As part of my research project for my master’s degree at the Polytechnic University of the Philippines, I explored the role of adversity quotient (AQ) and spiritual quotient (SQ) in improving well-being. More specifically, I was drawn into studying adversity quotient because well-being and resilience are important in preventing the onset of mental health problems as well as potentially lessening the severity of existing mental health problems.
As much as I would love to talk about these two quotients, I will just deal with AQ, for the meantime ( I will write a separate article for SQ, so keep posted).
AQ strikes me as a very interesting concept: some people seem to be born with the ability to overcome setbacks with relative ease. It’s a trait that experts refer to as resilience. While there are some people who seem to least understand and accept when a sudden problem arises. Instead of dealing with it, they hardly find solutions and tend to give up with realising their potential.
The term adversity quotient is coined by Paul Stotz in 1997 in his pioneering book Adversity Quotient: Turning Obstacles Into Opportunities. AQ is a score that measures the ability of a person to deal with adversities in his or her life. Hence, it is commonly known as the science of resilience. To quantify adversity quotient, Stoltz developed an assessment method called the Adversity Response Profile (ARP). Stoltz characterises AQ as being about how you respond to life, especially the tough stuff. It is a gauge or measure of how you respond and deal with everything, from everyday hassles to the big adversities that life can spring on you. It is also an established science, theory and approach for becoming measurably more resilient. The more resilient you are, the more effectively and constructively you respond to life’s difficulties, and the more fulfilling life becomes.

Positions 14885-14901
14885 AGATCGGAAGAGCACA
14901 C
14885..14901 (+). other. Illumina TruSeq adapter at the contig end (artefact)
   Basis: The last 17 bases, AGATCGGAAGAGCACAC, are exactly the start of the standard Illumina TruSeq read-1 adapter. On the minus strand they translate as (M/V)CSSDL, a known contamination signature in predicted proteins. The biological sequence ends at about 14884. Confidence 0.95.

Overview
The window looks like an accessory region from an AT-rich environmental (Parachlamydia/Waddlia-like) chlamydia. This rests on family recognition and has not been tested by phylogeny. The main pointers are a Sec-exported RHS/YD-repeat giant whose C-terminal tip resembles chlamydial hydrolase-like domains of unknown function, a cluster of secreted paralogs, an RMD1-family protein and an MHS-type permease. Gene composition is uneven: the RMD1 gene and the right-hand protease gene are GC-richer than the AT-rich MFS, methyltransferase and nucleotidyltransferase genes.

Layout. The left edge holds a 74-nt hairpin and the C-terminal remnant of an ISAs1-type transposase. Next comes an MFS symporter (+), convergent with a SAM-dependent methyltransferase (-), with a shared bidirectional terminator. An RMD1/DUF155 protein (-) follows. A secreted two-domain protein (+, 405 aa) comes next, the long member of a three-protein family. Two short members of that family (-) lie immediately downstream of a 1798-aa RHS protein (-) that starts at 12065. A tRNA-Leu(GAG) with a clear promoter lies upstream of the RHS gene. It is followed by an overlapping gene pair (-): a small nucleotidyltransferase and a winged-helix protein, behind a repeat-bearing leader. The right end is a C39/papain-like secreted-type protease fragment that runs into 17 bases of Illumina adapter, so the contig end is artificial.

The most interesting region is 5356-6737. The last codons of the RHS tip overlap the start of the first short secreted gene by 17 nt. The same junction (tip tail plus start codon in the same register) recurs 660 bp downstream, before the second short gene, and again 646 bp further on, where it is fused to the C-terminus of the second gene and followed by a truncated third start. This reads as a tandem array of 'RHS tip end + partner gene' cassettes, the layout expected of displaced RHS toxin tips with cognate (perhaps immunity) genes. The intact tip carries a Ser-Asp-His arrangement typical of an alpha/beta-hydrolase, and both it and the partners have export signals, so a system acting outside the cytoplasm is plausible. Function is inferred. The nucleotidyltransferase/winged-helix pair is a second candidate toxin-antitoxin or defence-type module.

When it comes to dealing with everyday challenges, or even catastrophic one, I think AQ is a more powerful coping mechanism than IQ. PEAK Learning describes AQ as the bedrock of human endeavour, and claims that enhancing AQ can result to gains in productivity, capacity, performance, innovation and morale. And the good news is that just like IQ, AQ could also be improved.
One tip that I have come across with in enhancing our AQ is through getting feedback from people. Todd Mayfield advises to ‘pray and process about what adverse circumstances drag you down. Think through how you can interrupt your fixed response patterns. Left unchecked, these patterns will remain with you for a lifetime.’
Mayfield’s advice makes sense because through getting feedback from other people we learn how to ‘polish’ ourselves, and makes us better in coping with next challenges that we will face with. Mayfield further explains that, ‘we respond to adversity in constant, subconscious patterns. We have to receive feedback from others and give ourselves transparent feedback to become more self-aware about our lacking adversity quotient. Once you realise and identify how you respond to adversity, and what types of adversity you respond poorly too, you can ‘interrupt’ your pattern of response.’
I have personally taken an AQ test which revealed that I have a fairly good AQ score. I may complain a lot when the going gets tough, but I put up with it and persevere. What about you, what do you think about your own AQ? Do you have tips on how to improve AQ score?
Dennis Relojo is the Founder of Psychreg, and is the Editor-in-Chief of Psychreg Journal of Psychology. He also serves as editorial board member for a number of peer-reviewed journals and writes articles for the American Psychological Association’s education blog Psych Learning Curve. A Graduate Member of the British Psychological Society, Dennis holds a master’s degree in Psychology from the University of Hertfordshire and his research interest lies in the broad area of applied psychology. You can connect with him through Twitter @DennisRelojo and his website.